of Aviation Medicine April 1964, I was assigned to a Marine aviation helicopter squadron HMM 365 at MCAF (Marine Corps Aviation Facility) Santa Ana, CA. It
was a pleasant change from living on the East coast.
The second issue I seemed oblivious to at the time, was not recognizing the
fact that the Marines had aviation squadrons that deploy to combat zones. You
guessed it! Not that I really had any choice of assignments. Assignment billets
were made by our class grades and the availability of one of three aviation bases
we requested assignment to. I didn't get one of the three I requested and went
to the bottom of the list of choices. Guess what the last 9 billet assignments at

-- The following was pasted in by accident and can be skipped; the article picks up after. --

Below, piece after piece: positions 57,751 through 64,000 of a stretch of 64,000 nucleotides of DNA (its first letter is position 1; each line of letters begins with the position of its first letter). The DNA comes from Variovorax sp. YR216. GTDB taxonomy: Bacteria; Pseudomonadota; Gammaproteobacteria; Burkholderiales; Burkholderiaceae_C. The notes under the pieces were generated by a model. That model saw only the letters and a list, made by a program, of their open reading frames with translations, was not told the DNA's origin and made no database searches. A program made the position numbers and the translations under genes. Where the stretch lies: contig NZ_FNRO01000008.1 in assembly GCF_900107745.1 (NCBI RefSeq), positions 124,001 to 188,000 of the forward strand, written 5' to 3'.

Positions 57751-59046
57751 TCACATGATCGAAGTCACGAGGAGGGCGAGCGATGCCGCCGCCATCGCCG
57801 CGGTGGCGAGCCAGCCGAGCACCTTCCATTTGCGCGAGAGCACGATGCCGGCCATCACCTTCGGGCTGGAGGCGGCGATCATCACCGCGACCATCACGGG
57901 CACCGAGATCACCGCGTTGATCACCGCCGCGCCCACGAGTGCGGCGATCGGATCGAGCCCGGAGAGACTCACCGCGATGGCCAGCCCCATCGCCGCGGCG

the bottom of the list were... and that all flight surgeons tried to avoid?
HMM 365 Marine Helicopter Squadron and I deployed to Vietnam Oct.
1964. I was only 14 months out of Internship with no combat trauma or major
surgical training. I found myself and my two corpsmen managing serious combat injuries from the battlefield to the hospitals via H-34 helicopters. You see those choppers in the background of the photo below.
ARVN (Army of the Republic of South Vietnam) casualties were transported
to the ARVN hospital in DaNang. American (including Australian Special Forces)
casualties were transported by Air Force C-123 to the 8th Army Field Hospital in NhaTrang (3 hours south). By Feb. 1965 the Navy field hospital was fully
functioning at DaNang. This was the time that 250,000 US troops were sent into Vietnam by President Johnson and the war escalated.